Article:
What are the different kinds of car insurance?

In Australia, as you may be aware, it is necessary to have a basic level of car insurance set up to protect yourself should you be involved in an accident.

This is called compulsory third party insurance (CTP). If you own your own car, this is a mandatory form of insurance you must have in all states and territories.

It provides coverage for bodily injuries caused by your vehicle to other drivers, passengers, cyclists of pedestrians.

Something you need to be aware of is that it will not cover you for any damage caused to property, be it your car or someone else's.

In most states, this will be included as part of your registration fees. However, in Queensland and New South Wales you have the choice to choose your own CTP provider.

When you look at insurance providers you might also want to take a look at the other forms of comprehensive coverage you could add that will give you more protection.

For most people, a car is the second most expensive product they will purchase during your life, after their home that is.

And, while nobody expects an accident, it can happen, so it is best to prepare. 

Car insurance removes the added stress of having to come up with thousands of dollars in order to pay for damage bills - it gives you some peace of mind that you will be covered should you need it.

Third party property 

This is the next step up from CTP and will provide you with additional coverage for other vehicles and property damaged by your car.

It won't cover any damage to your own car, however, so if you are involved in an accident, you may still need to pay for any repairs to your own vehicle.

People with lower value cars typically opt for this type of insurance as the cost of a premium may not be warranted when you take into consideration the cost to replace their own vehicle.

However, it does mean they will not face an out of pocket cost to replace or repair someone else's more expensive car.

Third party fire and theft cover

The next level of insurance will provide additional cover should your car be damaged by fire or theft. While it does not cover collisions, it gives you more protection than you would be entitled to under a third party property policy.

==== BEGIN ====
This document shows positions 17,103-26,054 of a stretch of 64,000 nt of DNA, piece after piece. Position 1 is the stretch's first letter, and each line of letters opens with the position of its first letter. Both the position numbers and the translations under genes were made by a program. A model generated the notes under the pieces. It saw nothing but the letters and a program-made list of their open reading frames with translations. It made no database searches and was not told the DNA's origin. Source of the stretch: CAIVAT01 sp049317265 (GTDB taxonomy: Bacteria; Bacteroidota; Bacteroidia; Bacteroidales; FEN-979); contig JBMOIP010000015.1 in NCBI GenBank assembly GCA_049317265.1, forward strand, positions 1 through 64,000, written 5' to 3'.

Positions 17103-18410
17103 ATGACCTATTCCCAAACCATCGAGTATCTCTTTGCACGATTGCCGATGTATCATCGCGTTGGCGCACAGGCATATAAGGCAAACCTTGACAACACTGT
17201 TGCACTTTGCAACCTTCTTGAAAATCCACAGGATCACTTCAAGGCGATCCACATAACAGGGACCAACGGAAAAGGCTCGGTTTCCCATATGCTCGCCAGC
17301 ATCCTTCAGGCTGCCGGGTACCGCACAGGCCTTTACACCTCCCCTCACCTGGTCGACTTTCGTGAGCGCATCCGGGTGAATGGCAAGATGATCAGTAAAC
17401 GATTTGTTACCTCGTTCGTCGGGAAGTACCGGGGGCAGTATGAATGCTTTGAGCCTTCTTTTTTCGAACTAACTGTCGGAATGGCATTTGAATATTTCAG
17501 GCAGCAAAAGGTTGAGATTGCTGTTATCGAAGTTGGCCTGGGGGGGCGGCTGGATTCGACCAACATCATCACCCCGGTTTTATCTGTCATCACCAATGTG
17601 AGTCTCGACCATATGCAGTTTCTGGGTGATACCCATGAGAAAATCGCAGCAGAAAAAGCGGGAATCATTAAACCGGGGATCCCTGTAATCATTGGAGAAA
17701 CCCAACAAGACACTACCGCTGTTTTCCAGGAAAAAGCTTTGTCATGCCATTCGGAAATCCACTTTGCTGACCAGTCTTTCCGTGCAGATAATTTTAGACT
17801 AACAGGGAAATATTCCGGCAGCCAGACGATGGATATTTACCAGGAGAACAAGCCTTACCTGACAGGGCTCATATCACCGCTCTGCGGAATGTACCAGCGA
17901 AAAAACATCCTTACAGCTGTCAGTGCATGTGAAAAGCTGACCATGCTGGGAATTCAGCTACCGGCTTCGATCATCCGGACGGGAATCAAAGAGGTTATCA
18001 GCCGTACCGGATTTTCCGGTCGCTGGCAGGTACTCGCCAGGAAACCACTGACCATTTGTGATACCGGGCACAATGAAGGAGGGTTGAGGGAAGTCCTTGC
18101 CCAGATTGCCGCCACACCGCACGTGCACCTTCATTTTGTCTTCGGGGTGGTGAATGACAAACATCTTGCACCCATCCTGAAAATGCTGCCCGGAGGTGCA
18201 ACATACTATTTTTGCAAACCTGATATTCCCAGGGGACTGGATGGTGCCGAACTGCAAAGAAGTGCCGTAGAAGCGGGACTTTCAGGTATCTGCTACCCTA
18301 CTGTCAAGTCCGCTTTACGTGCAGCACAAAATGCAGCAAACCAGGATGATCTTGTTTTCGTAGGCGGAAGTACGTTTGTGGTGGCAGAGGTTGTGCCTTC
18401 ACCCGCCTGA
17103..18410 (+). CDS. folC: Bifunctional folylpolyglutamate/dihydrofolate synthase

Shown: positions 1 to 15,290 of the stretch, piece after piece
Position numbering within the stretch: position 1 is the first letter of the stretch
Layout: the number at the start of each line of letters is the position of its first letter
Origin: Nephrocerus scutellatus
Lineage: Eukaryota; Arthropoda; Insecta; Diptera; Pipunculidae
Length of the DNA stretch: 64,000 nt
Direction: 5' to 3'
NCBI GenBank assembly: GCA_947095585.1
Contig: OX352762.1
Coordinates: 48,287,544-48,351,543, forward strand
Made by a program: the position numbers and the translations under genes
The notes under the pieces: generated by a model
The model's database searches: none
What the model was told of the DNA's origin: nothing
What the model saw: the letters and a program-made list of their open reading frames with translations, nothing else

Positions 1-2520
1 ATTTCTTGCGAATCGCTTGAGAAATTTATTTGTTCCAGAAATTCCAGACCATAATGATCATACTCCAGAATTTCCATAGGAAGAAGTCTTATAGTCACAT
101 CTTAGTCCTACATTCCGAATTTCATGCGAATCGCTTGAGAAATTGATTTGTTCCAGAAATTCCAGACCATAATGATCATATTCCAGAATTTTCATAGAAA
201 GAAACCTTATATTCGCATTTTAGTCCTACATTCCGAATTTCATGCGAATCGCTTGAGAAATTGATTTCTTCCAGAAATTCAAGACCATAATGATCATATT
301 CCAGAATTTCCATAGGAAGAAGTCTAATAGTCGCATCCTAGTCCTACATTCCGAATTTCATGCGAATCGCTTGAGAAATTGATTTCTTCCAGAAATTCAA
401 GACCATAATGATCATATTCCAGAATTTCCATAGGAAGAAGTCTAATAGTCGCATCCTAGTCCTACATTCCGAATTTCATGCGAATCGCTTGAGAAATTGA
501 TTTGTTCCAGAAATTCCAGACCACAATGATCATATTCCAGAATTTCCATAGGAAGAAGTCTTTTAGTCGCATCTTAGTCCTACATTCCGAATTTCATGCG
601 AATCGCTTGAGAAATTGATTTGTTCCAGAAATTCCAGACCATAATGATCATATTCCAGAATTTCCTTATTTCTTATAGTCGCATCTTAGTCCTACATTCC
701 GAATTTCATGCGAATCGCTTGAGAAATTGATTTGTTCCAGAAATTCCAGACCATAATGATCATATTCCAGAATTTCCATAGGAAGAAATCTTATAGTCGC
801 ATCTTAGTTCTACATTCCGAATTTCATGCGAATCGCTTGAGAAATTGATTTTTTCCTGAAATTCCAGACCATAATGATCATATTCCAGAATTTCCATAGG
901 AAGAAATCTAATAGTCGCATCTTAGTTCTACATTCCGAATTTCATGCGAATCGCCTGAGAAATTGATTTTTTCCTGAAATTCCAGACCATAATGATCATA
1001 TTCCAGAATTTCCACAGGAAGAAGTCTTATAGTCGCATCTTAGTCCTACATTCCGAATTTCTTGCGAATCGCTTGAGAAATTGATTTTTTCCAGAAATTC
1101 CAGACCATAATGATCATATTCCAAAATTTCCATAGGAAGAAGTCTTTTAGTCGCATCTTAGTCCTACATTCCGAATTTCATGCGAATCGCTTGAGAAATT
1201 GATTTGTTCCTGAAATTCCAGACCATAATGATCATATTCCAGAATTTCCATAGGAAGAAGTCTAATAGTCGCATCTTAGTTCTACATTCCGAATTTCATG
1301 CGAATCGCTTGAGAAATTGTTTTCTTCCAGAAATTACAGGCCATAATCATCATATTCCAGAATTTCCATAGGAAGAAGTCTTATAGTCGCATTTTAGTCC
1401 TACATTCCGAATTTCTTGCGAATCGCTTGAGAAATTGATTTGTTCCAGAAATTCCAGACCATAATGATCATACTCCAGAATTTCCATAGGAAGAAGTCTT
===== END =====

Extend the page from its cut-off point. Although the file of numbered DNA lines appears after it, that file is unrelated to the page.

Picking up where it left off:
It still offers you compensation where damage to others' property is concerned.

An extension sometimes offered under this kind of policy is for uninsured motorists. This provides cover for damage to your vehicle up to a nominated amount if you are hit by an uninsured vehicle. This can only be claimed if you can show you were not at fault, and you will need to provide the uninsured driver's name and address.

Comprehensive insurance

This is the highest level of insurance you can have in Australia. It is worth bearing in mind that the policies between insurers can differ slightly in what they cover.

This means it is best to read the fine print and compare thoroughly before signing up to a contract.

However, in saying that, most comprehensive car insurance policies will cover damage to your vehicle from collision, theft, and weather-related damage as well as vandalism.

It can also cover the repair or replacement of other vehicles or property damaged by your own vehicle.

Most cars that are covered by this policy are those deemed to be in good condition as this kind of policy comes with a higher premium.

What is the excess?

Something else that can affect your premiums is the excess, which is the amount you will need to contribute if you do need to make a claim.

What is the no-claims bonus?

People who have not needed to make any claims against their insurance policy will be deemed a lower risk by their insurer and as a result will have lower premiums.

The size of the discount could depend on the individual insurance company, so this is something to bear in mind if you are thinking about switching to a new provider.

If you do make the switch, remember your no-claims record can be taken from your current insurer and may have an impact on your new premiums.

Other things to bear in mind

If you are under age 25 you may find you are subject to higher premiums and policy variances than other age groups, as drivers in this age bracket are more likely to crash and make claims. 

Those who have been on the road for longer and have a good driving history behind them will be entitled to better car insurance rates and may also be eligible for a no-claims bonus, resulting in lower premiums.

In order to make sure you are getting the best deal possible, make sure you have done an insurance comparison, as another company may be able to offer you better rates than you are currently receiving.

Posted by Richard West.